August 13, 2016 -- This reboot of Pete's Dragon (the original film, released in 1977, also by Disney studios, is, like the reboot, a mix of animation and live action) is an invitation to embrace the wonder of life and to keep an open mind about the possibility of such things as dragons.
This is a heartwarming film, like many Disney films about the relationships between people and anthropomorphic animals. Four year old Pete (played by Oakes Fegley of “Fort Bliss”) on a trip with his parents, survives a car crash and wanders off into the Pacific Northwest woods, where he is threatened by wolves, but is saved by a friendly dragon. The two become fast friends and spend the next six years together.
Pete names the dragon Elliot after his favorite character in a book. One day, loggers and forest rangers encroach on the area where Pete and Elliot live. Pete is spotted by Natalie (Oona Laurence of “Southpaw”) a young girl who is accompanying a forest ranger, Grace Meacham (Bryce Dallas Howard of “Jurassic World”).
When Pete is taken out of the forest into the nearby town of Millhaven, Elliot goes into town looking for Pete. Elliot has the ability to make himself invisible, so he can travel around undetected, but he has been seen before by a few people, including Grace's father (played by Robert Redford). The dragon has become a local legend, the “Millhaven dragon.” When Natalie's uncle Gavin (Karl Urban of “Star Trek Beyond”) sees the dragon, he decides to capture it and use the creature like a circus animal to make money.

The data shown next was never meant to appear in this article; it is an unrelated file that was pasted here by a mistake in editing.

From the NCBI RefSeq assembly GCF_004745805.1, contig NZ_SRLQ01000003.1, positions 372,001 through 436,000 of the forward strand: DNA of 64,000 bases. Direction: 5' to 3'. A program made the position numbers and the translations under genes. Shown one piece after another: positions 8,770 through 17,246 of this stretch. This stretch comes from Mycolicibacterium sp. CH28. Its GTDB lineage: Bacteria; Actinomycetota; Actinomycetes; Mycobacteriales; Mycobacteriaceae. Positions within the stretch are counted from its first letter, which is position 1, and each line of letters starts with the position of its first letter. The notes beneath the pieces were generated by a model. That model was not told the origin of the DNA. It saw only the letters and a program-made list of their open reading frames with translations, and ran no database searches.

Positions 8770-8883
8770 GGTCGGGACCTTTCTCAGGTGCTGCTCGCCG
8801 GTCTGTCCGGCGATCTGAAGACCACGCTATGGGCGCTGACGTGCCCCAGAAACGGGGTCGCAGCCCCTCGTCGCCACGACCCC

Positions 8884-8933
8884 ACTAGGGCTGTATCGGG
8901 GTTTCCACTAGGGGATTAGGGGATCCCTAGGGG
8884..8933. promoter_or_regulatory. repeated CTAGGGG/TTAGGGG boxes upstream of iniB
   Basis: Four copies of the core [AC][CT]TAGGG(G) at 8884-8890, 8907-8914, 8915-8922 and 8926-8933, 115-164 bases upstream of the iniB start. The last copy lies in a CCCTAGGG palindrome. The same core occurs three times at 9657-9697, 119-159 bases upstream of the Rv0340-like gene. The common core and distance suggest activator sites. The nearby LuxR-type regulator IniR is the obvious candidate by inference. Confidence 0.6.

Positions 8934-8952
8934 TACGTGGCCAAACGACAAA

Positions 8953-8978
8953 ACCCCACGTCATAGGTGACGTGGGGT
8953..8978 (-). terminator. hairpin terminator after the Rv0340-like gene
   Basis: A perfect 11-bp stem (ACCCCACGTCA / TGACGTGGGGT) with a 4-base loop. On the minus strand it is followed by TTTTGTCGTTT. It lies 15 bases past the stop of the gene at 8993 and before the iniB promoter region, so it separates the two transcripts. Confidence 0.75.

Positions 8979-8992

This story is told simply with little explanatory dialog. There is no real explanation of what Elliot and Pete have been living on all those years in the woods. Rather than feign realism, the story embraces fantasy. The dragon seems to have a fairly high level of intelligence and an understanding of human relationships, and some sense of morality. The dragon, which appears to be mammalian, rather than reptilian, has almost human-like hands and green fur. He is a fairly cuddly dragon, but he is also very large and can breathe fire.
This film packs an emotional punch. It is well acted and directed. There is action and there is spectacle, but it doesn't overwhelm the story, which is essentially about human relationships, friendships and love. While the story itself isn't believable, the characters certainly are, and that is the strength of this film. It rates a B.
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